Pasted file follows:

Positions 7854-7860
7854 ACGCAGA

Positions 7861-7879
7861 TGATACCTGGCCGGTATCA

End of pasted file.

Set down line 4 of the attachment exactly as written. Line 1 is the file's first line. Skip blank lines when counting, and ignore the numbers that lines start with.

7861 TGATACCTGGCCGGTATCA